Airrace are a band that should have been beyond huge. Formed at a time when the likes of Def Leppard were ruling the waves across the pond over in the U.S., melodic music was definitely in the ascendency and all record labels had to have bands like this on their roster. For some unknown reason Airrace were in the minority (a golden nugget of a band) and like FM, somehow failed to make the grade.
Mostly known in the Hard Rock circles for being the band that saw the musical debut from John Bonham’s son Jason on the band’s debut album for Atco ‘Shaft of Light’, AIRRACE was instead brainchild of former More guitarist Laurie Mansworth.
‘Shaft of Light’, produced by Beau Hill (Ratt, Winger, Fiona etc) received rave reviews when released in October 1984, showing a combination of breezy melodies and snappy choruses which moved journalist Derek Oliver to pronounce in the pages of Kerrang! that anyone who didn’t like Airrace “ought to be shot”. And quite right he was too!
Although the band got to play support slots with Queen, AC/DC and Meat Loaf, Airrace crash-landed in the summer of 1985.
It took a 25th anniversary re-issue of ‘Shaft of Light’ to reunite the band in 2009. To celebrate the record’s expanded re-release, the original members Mansworth, Bonham with singer Keith Murrell and keyboardist Toby Sadler recruited two new members – second guitarist Dean Howard (formerly of T’Pau) and bassist Dave Boyce (ex-Samson, among others) – to hit the road, playing gigs with Thunder, Tesla, Winger and more, in addition to headlining their own shows. When Jason Bonham departed, the occupation of his drum stool by The Outfield’s Simon Dawson brought them vital stability.
It was the overwhelmingly positive reaction to an appearance at annual melodic rock all-dayer the Firefest in October 2009 that convinced Airrace to take things more seriously. Describing what the wild scenes of that day, Fireworks magazine proposed the distinct possibility that Airrace were “the best opening band we’ve ever had at a Firefest”.
With Toby Sadler, who resides in Germany, unable to commit to playing more regularly, Airrace hired a new keyboard player called Chris Williams, re-recruiting original bass player Jim Reid as a successor to Dave Boyce.
It’s this version that can be heard here. And all I can say is what a stunning piece of work they have done. Most of this praise (for me) has to be levelled at a certain Mr.Murrell and Mansworth. Almost 30 years down the line from being one of my fave singers (Shaft Of Light, and Mamas Boys’ Growing Up The Hard Way’), Murrells voice hasn’t changed a bit, and the exchange and interplay between the two guys is just a thing of great beauty.
30 years is a long time to wait for the dreaded sophomore (2nd album syndrome), but I am very pleased to report that Airrace have not put a single foot wrong. It’s like they haven’t missed a single beat and ‘Back To The Start’ which is appropriately titled, was recorded the following year, and not all these years later. It’s quite remarkable.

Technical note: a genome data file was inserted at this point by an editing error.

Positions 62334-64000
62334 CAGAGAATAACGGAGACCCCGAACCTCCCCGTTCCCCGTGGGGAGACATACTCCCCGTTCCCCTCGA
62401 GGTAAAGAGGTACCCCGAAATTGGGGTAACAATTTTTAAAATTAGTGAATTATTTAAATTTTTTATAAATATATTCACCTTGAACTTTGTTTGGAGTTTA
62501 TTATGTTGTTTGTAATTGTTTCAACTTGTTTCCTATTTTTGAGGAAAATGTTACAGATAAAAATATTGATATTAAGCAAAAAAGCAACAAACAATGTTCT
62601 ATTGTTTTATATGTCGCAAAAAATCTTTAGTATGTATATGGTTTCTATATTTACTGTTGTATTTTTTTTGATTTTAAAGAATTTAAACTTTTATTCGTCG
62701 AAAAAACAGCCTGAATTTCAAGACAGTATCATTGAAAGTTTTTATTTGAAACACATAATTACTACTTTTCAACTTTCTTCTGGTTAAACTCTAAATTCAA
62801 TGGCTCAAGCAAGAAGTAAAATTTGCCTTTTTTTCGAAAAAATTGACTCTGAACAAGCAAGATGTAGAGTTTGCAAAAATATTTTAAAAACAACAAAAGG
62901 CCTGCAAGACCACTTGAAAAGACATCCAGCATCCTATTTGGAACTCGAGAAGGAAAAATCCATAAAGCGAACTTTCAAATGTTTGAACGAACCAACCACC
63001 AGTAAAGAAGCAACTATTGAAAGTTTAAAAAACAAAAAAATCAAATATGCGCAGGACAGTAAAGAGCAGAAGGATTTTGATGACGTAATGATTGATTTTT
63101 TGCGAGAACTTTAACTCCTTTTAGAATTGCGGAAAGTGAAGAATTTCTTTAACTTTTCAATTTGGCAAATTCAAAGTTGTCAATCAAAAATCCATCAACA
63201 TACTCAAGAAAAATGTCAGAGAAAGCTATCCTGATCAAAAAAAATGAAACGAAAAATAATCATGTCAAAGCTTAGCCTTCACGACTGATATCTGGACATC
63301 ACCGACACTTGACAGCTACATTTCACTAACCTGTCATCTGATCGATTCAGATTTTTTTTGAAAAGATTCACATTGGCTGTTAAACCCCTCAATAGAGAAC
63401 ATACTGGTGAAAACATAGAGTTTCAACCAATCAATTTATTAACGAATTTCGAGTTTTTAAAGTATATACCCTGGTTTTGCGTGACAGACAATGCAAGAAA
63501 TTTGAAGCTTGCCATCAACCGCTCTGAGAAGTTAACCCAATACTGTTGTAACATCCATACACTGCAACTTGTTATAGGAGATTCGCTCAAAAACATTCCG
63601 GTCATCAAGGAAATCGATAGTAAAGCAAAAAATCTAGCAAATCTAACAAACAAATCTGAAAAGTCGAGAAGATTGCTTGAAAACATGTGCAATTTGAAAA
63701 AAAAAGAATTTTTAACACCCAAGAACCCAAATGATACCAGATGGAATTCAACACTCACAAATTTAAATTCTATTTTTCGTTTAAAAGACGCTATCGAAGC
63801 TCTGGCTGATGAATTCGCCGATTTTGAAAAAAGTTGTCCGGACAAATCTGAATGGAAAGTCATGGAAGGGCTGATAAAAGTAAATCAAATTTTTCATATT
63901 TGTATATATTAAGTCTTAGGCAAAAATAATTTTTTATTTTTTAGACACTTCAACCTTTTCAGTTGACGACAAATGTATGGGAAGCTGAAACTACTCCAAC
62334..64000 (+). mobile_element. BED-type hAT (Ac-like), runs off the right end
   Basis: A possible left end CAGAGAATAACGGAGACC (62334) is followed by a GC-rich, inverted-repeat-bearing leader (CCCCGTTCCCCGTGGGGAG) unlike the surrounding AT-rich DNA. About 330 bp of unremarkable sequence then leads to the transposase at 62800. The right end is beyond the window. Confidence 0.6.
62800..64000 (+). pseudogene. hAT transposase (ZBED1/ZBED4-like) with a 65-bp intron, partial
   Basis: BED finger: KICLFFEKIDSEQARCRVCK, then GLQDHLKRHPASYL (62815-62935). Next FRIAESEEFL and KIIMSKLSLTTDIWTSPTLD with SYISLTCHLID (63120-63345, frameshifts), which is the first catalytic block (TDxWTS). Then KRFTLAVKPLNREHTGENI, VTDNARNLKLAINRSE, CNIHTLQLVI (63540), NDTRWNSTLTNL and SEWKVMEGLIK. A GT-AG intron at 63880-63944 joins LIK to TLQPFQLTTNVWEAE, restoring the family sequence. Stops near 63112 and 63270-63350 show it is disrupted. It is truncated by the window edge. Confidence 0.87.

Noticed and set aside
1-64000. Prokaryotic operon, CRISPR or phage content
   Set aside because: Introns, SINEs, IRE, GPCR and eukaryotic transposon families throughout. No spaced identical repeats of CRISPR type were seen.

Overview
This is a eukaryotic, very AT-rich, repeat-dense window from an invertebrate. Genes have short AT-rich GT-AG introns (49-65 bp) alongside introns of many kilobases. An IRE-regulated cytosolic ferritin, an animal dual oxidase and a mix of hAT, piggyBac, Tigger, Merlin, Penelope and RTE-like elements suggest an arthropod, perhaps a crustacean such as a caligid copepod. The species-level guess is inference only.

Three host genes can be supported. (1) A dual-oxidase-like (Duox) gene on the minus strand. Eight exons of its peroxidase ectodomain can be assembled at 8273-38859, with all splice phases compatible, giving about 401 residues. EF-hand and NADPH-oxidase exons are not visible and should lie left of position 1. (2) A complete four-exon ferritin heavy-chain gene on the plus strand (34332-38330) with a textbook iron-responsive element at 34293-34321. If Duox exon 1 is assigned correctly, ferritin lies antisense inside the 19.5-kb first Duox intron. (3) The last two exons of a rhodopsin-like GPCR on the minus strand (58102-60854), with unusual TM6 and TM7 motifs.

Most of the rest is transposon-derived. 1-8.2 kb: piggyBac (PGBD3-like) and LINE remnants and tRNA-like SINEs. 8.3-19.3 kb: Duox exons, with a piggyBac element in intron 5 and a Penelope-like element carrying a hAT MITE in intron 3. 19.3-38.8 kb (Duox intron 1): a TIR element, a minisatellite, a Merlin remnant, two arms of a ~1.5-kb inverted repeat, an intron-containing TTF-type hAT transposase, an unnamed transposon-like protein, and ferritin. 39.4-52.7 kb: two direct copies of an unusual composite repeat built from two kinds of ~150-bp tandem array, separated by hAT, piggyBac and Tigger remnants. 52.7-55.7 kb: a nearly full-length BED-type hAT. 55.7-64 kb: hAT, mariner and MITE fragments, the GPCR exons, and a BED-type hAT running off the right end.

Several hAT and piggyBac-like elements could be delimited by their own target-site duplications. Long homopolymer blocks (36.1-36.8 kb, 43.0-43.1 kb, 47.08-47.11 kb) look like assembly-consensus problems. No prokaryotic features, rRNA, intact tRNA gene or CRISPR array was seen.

Anyone can resurrect a career and try to recreate former glories, but I really believe that Airrace have really pulled this one out of the bag. They also believe that they are not just making up the numbers for a quick buck with Frontiers, and the result is a melodic gem, only slightly heavier than the original.
‘Keep On Going’ is the musical equivalent of heroin, with the chorus getting right under your skin on the very first listen. ‘Two Of Kind’ is another Ronseal track, doing what it says on the tin, if you can’t stop your head from nodding and your feet a-tapping, then you’re nothing short of dead! Title track ‘Back To The Start’ is worthy of its album name and reminds me of Moritz. ‘’Back to the start where it all began, forgetting the heartaches of the past, we can make this last’’ sum up the Airrace story to a tee. ‘Wrong Way Out’ is probably the heaviest song Airrace have ever produced and features Mansworth’s great guitar work. There’s a couple of simpler rockers in there ‘Just One Kiss’ and ‘One Step Ahead’ but they do not detract, or alter the flow of the album. ‘Enough Of Your Lovin’ comes back to the higher quality of songs, and like the first two tracks, prove that Airrace are a force to be reckoned with. Final track ‘What More Do You Want From Me’ is a keyboard laden great closer, and wouldn’t be out of place on the debut
Airrace have done it, fusing their classy melodic hooked choruses with guitar driven riffs and keyboard filling the spaces very nicely indeed. Murrell’s vocals shine like a beacon, and Mansworths guitar playing and production is top notch
AOR, whilst still an underground movement is having resurgence these past 12 months or so, and the quality out there is amazing. Airrace have thrown their hat in the ring for one of the best AOR albums of the year
Let’s all look forward to their third album. Hopefully not following this current trend as it will be due in 2036!!! I could be dead by then
100 = A Classic - Every Home Must Have One
90-99 = essential
80-89 = very good
70-79 = good
50-69 = average
30-49 = below average
20-29 = shite
10-19 = utter shite
0-9 = burn the f*cker like it never existed
What a fantastic album, i have most of these songs on a demo tape from 25+ plus years ago and they sound fantastic now ! Guys please tour the album !!ReplyDelete
All the best Lynn & Phil Keith Murrells cousins.